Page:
Wright then turns to the unfortunate substance of the (non-)debate over the new policy:

The 2009 budget calls for $248 million for the program, up from $7.2 million in the 2007, he said.

The idea of an emergency civilian corps has had mixed congressional reception since State’s Office of the Coordinator of Reconstruction and Stabilization (CRS) was created in 2004. Herbst so far has fewer than 90 people who have been deployed in small teams to Afghanistan, Chad, Haiti, Iraq, Kosovo, Lebanon, Nepal, Sri Lanka and Sudan.

Under the new budget proposal, the CRS nucleus would grow to a 250-person Active Response Corps pulled from U.S. agencies, including Agriculture, Commerce, Justice and Treasury. It would include city planners, economists, port operators and correction officials, Herbst said. They would undergo months of training. Their mission would be to deploy within the first 72 hours of a U.S. military landing. As much as 80 percent of the team would be dispatched for as much as one year.

“We are proposing shifts across our civilian agencies that will bring all elements of national power to bear in the defense of America’s vital interests,” Herbst told Congress.

The second group would be a roughly 2,000-strong Standby Response Corps, again pulled from all branches of government and having the same diverse skills. They would train for two or three weeks a year and would be the second group to deploy in a crisis. Between 200 and 500 would deploy within 45 to 60 days of a crisis onset, Herbst said in an interview.

The third group is the Civilian Reserve Corps of about 2,000 that would be pulled from the private sector and state or local governments, much like the military reserve. Its members would sign up for a four-year commitment, which would include training for several weeks a year and an obligation to deploy for as much as one of the four years, Herbst said.

This is a recipe for disaster. As Chris Preble and I pointed out more than two years ago, “the overwhelming majority of failed states have posed no security threat to the United States.” Further, we argued, “attacking a threat rarely involves paving roads or establishing new judicial standards.” Accordingly, as Ben Friedman, Harvey Sapolsky, and Chris (the guy’s a busy man!) pointed out in a paper released Wednesday, the best policy response to this reality is “a wise and masterly inactivity in the face of most foreign disorder.”

As usual, the U.S. government finds itself running, not walking, in the opposite direction from reality.

Bogus Claims of Limitless Executive Power

Cato founder/president/CEO Ed Crane and Board member/senior fellow Bob Levy take on “the president’s bogus claims of limitless executive power” in his battle with Congress over the Terrorist Surveillance Program:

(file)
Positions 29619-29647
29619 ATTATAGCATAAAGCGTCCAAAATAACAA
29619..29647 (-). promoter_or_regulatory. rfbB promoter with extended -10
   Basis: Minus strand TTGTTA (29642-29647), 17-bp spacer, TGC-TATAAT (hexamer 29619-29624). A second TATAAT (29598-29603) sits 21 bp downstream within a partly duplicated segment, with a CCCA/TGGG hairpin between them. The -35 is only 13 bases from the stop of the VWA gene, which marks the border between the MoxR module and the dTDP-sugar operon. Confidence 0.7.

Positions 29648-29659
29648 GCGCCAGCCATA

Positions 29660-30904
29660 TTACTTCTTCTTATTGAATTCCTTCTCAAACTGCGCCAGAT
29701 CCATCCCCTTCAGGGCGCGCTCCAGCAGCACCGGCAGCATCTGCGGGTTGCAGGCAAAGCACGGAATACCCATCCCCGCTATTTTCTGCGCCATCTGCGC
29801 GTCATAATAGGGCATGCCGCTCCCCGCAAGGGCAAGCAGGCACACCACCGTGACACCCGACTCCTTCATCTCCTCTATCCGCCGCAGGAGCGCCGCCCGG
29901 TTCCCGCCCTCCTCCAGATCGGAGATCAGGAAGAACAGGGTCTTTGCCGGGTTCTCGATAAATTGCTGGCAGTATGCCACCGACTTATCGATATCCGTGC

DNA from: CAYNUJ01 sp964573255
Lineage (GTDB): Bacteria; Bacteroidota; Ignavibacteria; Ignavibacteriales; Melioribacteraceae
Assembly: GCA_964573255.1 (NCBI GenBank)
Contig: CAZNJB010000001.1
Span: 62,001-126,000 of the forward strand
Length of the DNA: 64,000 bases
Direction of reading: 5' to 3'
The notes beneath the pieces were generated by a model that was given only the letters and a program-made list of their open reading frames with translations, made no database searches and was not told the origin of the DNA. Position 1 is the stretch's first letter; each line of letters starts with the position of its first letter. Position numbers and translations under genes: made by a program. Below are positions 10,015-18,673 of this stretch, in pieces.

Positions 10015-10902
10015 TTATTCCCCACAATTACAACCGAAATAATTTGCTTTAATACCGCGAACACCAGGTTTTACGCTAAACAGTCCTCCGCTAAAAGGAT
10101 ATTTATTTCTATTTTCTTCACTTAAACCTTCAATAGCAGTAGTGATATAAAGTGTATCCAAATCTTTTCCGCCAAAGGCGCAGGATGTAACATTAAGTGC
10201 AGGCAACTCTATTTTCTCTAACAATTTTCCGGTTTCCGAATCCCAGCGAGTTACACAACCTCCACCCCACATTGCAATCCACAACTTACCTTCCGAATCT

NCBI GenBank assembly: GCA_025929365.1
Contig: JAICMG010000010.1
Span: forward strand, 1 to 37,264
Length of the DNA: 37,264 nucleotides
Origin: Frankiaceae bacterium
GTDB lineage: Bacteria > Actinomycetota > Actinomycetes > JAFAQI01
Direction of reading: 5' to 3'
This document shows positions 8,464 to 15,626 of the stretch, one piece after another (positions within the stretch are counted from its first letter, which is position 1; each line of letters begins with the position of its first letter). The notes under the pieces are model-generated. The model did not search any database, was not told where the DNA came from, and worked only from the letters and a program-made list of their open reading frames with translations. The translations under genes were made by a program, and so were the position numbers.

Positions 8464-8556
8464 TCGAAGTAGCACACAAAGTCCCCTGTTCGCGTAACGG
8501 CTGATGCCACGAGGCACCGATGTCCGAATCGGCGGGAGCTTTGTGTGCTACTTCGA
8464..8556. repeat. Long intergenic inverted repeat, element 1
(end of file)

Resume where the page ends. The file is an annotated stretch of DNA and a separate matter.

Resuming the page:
Abiding by the Constitution will not always shield us from bad laws. Nonetheless, even if the Constitution is not a sufficient guidepost, it is certainly a necessary guidepost.

For many years, we were at risk of losing important civil liberties through unchecked transgressions by the executive branch. Maybe we are still at risk. But thanks to the media, the courts and — belatedly — an energized opposition in Congress, the administration has finally resigned itself to a semblance of congressional oversight, even if judicial scrutiny remains inadequate.

The president’s bogus claims of limitless executive power are, for now, on hold. That’s the right constitutional precedent even if it ultimately produces the wrong policy outcomes. Longer term, the precedent is more important than temporal policy judgments. Justice Sandra Day O’Connor’s plurality opinion in the Hamdi case nicely captured the key principle: “Whatever power the U.S. Constitution envisions for the Executive … in time of conflict, it most assuredly envisions a role for all three branches of government when individual civil liberties are at stake.”

DHS Promoting Violation of State Law - and Fish Now Smell Good

The Department of Homeland Security is instructing Illinois businesses that they do not have to comply with a law called the Illinois Right to Privacy in the Workplace Act.

The state’s law bars Illinois employers from enrolling in E-Verify or any similar system until the Social Security Administration and DHS can make final determinations on 99 percent of their “tentative nonconfirmation notices” - findings that people aren’t authorized to work under the immigration laws - within three days.

But in a notice that would panic any lawyer advising Illinois clients, the DHS claims that the state “has agreed to not enforce this law” because of its lawsuit against the state. “Illinois has agreed that it will not penalize employers simply for participating in the program, at least until the lawsuit is finished.”

The notice asks people who have been asked to comply with the law to “please contact DHS immediately.” The worry, one supposes, is that a rogue state employee might ask an Illinois business to comply with the state’s laws.

Fascinating. Whatever’s happening here makes the smell of fish downright pleasant.

You’ll be able to learn why Illinois might not want its employers using E-Verify in my forthcoming study, “Electronic Employment Eligibility Verification: Franz Kafka’s Solution to Illegal Immigration.”